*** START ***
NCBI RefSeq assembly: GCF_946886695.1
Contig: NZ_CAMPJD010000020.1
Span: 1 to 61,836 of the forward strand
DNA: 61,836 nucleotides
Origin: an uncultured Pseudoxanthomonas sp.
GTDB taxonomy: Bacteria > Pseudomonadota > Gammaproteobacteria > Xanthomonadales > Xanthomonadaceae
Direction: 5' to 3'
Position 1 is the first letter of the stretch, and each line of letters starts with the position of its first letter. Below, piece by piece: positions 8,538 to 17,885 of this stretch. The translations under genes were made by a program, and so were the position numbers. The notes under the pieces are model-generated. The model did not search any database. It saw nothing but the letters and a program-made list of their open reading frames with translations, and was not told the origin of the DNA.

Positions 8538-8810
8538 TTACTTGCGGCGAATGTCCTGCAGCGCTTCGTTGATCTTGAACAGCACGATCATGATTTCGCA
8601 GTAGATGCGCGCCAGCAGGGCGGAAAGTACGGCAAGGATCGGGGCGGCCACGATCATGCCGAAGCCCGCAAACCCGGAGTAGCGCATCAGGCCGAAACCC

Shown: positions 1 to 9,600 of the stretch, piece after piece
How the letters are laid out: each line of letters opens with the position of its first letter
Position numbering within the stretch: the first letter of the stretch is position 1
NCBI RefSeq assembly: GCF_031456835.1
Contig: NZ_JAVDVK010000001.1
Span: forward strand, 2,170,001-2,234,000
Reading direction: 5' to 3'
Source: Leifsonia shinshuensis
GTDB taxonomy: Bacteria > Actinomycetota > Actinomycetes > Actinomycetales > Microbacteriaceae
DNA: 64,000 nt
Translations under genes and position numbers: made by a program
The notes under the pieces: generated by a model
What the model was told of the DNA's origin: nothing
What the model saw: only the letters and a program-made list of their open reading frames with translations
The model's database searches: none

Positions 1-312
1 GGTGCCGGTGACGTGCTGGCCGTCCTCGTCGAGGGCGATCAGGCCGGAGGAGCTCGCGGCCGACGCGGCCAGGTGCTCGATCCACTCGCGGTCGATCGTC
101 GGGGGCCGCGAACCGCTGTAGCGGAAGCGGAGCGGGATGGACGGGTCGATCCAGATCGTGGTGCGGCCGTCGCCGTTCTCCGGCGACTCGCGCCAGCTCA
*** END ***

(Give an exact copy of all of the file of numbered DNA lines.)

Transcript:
NCBI RefSeq assembly: GCF_946886695.1
Contig: NZ_CAMPJD010000020.1
Span: 1 to 61,836 of the forward strand
DNA: 61,836 nucleotides
Origin: an uncultured Pseudoxanthomonas sp.
GTDB taxonomy: Bacteria > Pseudomonadota > Gammaproteobacteria > Xanthomonadales > Xanthomonadaceae
Direction: 5' to 3'
Position 1 is the first letter of the stretch, and each line of letters starts with the position of its first letter. Below, piece by piece: positions 8,538 to 17,885 of this stretch. The translations under genes were made by a program, and so were the position numbers. The notes under the pieces are model-generated. The model did not search any database. It saw nothing but the letters and a program-made list of their open reading frames with translations, and was not told the origin of the DNA.

Positions 8538-8810
8538 TTACTTGCGGCGAATGTCCTGCAGCGCTTCGTTGATCTTGAACAGCACGATCATGATTTCGCA
8601 GTAGATGCGCGCCAGCAGGGCGGAAAGTACGGCAAGGATCGGGGCGGCCACGATCATGCCGAAGCCCGCAAACCCGGAGTAGCGCATCAGGCCGAAACCC

Shown: positions 1 to 9,600 of the stretch, piece after piece
How the letters are laid out: each line of letters opens with the position of its first letter
Position numbering within the stretch: the first letter of the stretch is position 1
NCBI RefSeq assembly: GCF_031456835.1
Contig: NZ_JAVDVK010000001.1
Span: forward strand, 2,170,001-2,234,000
Reading direction: 5' to 3'
Source: Leifsonia shinshuensis
GTDB taxonomy: Bacteria > Actinomycetota > Actinomycetes > Actinomycetales > Microbacteriaceae
DNA: 64,000 nt
Translations under genes and position numbers: made by a program
The notes under the pieces: generated by a model
What the model was told of the DNA's origin: nothing
What the model saw: only the letters and a program-made list of their open reading frames with translations
The model's database searches: none

Positions 1-312
1 GGTGCCGGTGACGTGCTGGCCGTCCTCGTCGAGGGCGATCAGGCCGGAGGAGCTCGCGGCCGACGCGGCCAGGTGCTCGATCCACTCGCGGTCGATCGTC
101 GGGGGCCGCGAACCGCTGTAGCGGAAGCGGAGCGGGATGGACGGGTCGATCCAGATCGTGGTGCGGCCGTCGCCGTTCTCCGGCGACTCGCGCCAGCTCA